It all began when the glass workers discovered that potash combined with lime created a colourless glass that was more stable than the delicate Venetian glass. Although the history of Bohemian glass dates from the 13th century it was not until the second half of the 17th century when Bohemian glass witnessed a significant boom making it one of the leaders in the field. During this time the high level of craftsmanship was combined with various traditional and innovative techniques to create highly desirable artifacts. Bohemian artisans began to experiment with shapes and more complex engraving which was highly suited to this type of glass. Many other innovations were introduced such as enameling, lustred glass, milk glass as well as gilding to the edges and the body of the decorated area.
After a period of great prosperity Bohemian glass factories began to decline by 1750. The industry was yet again revived in the early 19th century when advances in the technology allowed the Bohemian glasshouses to produce fine glassware on a large scale.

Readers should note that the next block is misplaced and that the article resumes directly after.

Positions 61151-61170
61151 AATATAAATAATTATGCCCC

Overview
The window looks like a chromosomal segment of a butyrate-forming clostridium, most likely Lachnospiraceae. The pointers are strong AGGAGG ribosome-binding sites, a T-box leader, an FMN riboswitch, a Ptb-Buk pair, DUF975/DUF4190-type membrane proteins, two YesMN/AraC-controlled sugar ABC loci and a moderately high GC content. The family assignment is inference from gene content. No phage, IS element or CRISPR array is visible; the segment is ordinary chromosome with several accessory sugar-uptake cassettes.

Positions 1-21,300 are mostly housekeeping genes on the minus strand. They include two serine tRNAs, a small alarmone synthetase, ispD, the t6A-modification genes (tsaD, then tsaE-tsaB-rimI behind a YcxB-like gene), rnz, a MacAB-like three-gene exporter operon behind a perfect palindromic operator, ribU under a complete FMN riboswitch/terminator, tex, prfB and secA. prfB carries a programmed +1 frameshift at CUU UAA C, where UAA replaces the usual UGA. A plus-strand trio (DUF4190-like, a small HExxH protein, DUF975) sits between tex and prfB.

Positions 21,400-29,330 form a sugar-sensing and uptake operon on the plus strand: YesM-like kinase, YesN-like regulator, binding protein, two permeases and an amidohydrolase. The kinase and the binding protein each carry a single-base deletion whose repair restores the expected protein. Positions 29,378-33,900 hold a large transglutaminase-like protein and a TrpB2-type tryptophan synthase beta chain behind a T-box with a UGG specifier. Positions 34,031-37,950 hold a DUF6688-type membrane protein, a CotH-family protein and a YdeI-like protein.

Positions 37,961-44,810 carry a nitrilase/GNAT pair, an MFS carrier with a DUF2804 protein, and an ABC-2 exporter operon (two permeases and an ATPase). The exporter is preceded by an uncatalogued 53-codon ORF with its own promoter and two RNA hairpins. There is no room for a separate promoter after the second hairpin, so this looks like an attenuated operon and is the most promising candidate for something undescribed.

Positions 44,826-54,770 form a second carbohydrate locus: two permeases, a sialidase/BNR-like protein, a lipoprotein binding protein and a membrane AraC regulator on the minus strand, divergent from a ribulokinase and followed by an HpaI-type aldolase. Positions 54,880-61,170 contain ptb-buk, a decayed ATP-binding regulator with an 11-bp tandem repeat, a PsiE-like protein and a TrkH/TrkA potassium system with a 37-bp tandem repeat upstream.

Here at Grays our dealers Mousa Antiques and Mayfair Antiques have collected the best examples of Bohemian glass:
Bohemian green glass vase with two handles, beautifully painted with gold design, circa 1840. Offered by Mousa Antiques.
Bohemian green glass box with metal base and gold decoration, circa 1860. Offered by Mousa Antiques.
Bohemian blue glass goblet with twisted stem. Offered by Mousa Antiques.
A pair of red Bohemain overlay glass lustre vases and a centrepiece with hand painted portraits, 19th century. Offered by Mayfair Antiques.
A pair of green Bohemian overlay glass vases, 19th century. Offered by Mayfair Antiques.
A pair of green Bohemian overlay glass lustre vases, 19th century. Offered by Mayfair Antiques.
For more information visit www.graysantiques.com